How Korean Pop Culture Took the World by Storm
A new exhibition will explore the rise of South Korean fashion, movies, music and more
This fall, the United Kingdom’s first major exhibition of Korean culture is coming to London’s Victoria and Albert Museum (V&A).
“Hallyu! The Korean Wave” is an exploration of South Korea’s growing cultural influence around the world. It will feature some 200 objects, plus digital displays and other pop culture ephemera organized into four thematic sections.
One section, titled “From Rubble to Smartphones,” will examine South Korea’s evolution from a war-torn country to a major international cultural influencer between the 1950s and the early 2000s.
Another will use props, storyboards, posters and installations to explore the success of Korean films and TV series. This section will feature costumes from the recent streaming hit “Squid Game,” which became Netflix’s most popular show just four weeks after its release. Museum-goers will also be able to step inside an immersive recreation of the bathroom from Parasite, the first non-English-language film to win an Academy Award for Best Picture.
Another section highlights the global popularity of K-pop music and the role of social media in helping artists reach fans around the world. Visitors can jam out to the 2012 hit song “Gangnam Style” while admiring Psy’s signature pink suit jacket.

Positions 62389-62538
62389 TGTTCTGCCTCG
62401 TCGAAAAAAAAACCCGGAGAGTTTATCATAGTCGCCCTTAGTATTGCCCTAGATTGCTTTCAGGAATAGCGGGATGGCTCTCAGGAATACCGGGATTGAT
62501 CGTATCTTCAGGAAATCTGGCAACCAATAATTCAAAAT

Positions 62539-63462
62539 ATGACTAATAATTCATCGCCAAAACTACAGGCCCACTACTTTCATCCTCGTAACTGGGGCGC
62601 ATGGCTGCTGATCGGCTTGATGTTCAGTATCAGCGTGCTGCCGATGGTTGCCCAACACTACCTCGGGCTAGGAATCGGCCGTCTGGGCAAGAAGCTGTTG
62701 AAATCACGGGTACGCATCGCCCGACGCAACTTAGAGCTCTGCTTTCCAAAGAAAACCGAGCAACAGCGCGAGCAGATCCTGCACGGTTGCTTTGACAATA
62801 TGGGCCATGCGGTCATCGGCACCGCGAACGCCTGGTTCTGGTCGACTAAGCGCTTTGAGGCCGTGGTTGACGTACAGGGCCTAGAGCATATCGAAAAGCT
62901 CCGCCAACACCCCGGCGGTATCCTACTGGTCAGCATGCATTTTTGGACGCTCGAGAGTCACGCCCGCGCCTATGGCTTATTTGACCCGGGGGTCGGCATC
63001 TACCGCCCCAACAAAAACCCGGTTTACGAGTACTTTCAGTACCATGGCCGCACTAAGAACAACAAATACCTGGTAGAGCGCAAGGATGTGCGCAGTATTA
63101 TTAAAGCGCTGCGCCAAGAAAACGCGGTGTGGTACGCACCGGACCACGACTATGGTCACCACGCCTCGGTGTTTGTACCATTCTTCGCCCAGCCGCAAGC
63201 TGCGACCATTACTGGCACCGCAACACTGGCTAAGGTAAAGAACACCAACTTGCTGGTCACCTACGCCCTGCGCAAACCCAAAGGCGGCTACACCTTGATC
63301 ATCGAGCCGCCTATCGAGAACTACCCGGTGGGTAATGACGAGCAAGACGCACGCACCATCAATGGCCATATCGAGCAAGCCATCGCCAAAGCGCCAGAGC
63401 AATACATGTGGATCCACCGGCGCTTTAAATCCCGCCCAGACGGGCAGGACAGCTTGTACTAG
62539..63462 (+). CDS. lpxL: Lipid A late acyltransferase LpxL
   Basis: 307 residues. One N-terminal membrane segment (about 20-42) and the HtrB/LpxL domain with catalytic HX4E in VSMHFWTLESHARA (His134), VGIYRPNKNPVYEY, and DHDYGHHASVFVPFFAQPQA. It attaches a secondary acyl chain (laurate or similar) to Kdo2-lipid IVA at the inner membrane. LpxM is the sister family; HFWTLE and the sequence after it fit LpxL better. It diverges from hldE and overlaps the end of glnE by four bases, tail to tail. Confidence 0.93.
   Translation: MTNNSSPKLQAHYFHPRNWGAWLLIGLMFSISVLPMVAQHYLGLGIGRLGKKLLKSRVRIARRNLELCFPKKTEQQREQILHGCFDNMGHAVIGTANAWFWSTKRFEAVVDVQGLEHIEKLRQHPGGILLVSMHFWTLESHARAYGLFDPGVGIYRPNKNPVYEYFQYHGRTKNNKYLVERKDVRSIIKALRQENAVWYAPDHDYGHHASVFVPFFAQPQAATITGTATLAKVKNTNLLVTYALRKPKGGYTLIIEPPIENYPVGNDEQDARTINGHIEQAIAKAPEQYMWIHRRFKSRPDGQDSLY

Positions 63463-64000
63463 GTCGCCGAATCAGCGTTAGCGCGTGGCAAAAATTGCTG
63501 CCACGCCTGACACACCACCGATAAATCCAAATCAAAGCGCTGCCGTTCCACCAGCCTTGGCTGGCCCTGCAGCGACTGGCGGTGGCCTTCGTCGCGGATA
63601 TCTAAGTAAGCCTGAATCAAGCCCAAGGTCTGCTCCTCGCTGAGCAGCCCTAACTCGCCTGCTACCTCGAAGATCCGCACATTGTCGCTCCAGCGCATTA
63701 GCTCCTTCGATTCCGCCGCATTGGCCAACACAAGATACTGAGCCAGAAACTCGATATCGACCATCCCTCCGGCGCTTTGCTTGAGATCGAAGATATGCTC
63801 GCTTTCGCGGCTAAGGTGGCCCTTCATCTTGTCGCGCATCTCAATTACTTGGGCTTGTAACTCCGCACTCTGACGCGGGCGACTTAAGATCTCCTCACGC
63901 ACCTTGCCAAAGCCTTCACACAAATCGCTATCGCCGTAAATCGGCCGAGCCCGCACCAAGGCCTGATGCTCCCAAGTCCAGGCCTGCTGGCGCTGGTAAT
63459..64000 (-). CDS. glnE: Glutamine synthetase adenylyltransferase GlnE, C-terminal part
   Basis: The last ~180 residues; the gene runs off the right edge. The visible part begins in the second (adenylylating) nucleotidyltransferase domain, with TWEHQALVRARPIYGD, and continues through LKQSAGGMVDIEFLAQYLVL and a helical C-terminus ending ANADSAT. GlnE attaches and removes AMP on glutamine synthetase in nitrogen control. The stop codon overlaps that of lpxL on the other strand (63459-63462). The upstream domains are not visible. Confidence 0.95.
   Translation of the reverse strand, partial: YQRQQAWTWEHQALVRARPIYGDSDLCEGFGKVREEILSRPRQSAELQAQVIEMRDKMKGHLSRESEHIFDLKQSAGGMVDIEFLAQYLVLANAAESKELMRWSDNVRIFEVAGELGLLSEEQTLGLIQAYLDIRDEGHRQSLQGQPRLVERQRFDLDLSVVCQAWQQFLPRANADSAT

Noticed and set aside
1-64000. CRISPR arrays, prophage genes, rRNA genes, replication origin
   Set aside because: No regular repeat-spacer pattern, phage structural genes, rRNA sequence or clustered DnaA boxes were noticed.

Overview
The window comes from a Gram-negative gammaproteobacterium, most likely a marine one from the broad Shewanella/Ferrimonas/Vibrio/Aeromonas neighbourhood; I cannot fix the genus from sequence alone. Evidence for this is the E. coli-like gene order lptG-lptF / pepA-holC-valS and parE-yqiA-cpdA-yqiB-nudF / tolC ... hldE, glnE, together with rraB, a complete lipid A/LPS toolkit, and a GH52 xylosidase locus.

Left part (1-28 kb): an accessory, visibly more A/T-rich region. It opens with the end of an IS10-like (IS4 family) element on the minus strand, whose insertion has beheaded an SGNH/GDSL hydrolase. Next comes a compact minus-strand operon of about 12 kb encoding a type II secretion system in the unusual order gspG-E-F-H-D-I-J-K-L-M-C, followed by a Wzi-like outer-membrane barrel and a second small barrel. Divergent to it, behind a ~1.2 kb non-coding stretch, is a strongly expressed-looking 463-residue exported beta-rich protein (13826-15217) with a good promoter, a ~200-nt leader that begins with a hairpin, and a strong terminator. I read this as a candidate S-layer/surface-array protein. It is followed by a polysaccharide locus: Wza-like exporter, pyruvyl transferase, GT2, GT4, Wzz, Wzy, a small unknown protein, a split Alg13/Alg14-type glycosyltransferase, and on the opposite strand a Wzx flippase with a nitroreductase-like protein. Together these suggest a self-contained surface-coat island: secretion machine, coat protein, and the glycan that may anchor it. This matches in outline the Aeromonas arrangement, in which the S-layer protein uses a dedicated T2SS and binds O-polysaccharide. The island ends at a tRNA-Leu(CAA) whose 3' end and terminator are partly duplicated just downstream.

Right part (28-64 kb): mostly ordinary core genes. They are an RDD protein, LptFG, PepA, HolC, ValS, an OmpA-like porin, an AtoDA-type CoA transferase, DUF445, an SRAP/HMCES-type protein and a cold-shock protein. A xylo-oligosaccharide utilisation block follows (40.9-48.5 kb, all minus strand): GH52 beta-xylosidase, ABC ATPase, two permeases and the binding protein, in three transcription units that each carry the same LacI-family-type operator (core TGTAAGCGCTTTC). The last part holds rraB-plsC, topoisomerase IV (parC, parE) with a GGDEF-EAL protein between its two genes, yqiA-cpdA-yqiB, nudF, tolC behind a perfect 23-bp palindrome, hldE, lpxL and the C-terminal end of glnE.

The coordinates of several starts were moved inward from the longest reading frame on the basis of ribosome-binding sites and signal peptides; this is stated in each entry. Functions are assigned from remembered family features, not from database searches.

“The song and its quirky dance moves were an overnight sensation, and it became the first music video to reach one billion views on YouTube,” writes the museum in a statement. “The hugely successful video was an early reflection of hallyu’s international appeal that went on to launch a global phenomenon, inspiring parodies and cover versions across the world, several examples of which, filmed across multiple continents, will also feature in this introduction.”
The final thematic section looks at Korean beauty and fashion, with a special emphasis on packaging design and contemporary designers.
Hallyu means “Korean wave,” and the word describes the rising worldwide popularity of Korean culture over the last two decades.
Today, South Korea is a “leading cultural powerhouse in the era of social media and digital culture today,” says Rosalie Kim, the exhibition’s curator, in the museum’s statement. “This phenomenon has been amplified by tech-savvy and socially conscious global fanbases, further raising the profile and relevance of hallyu around the world.”
South Korea’s Ministry of Culture, Sports and Tourism is sponsoring the exhibition as part of a broader push to promote the country’s arts and creative industries, per the statement.
As BBC Culture’s Christine Ro wrote in 2020, the Korean wave has been a “deliberate tool of soft power” wielded by the government to help revitalize the nation’s economy.
“South Korea isn’t alone in this; many countries invest in cultural councils and exchanges partly to strengthen diplomatic aims,” wrote Ro. “But the South Korean government’s push for cultural power has had remarkably quick success.”
“Hallyu! The Korean Wave” is on view at the Victoria and Albert Museum through June 25, 2023.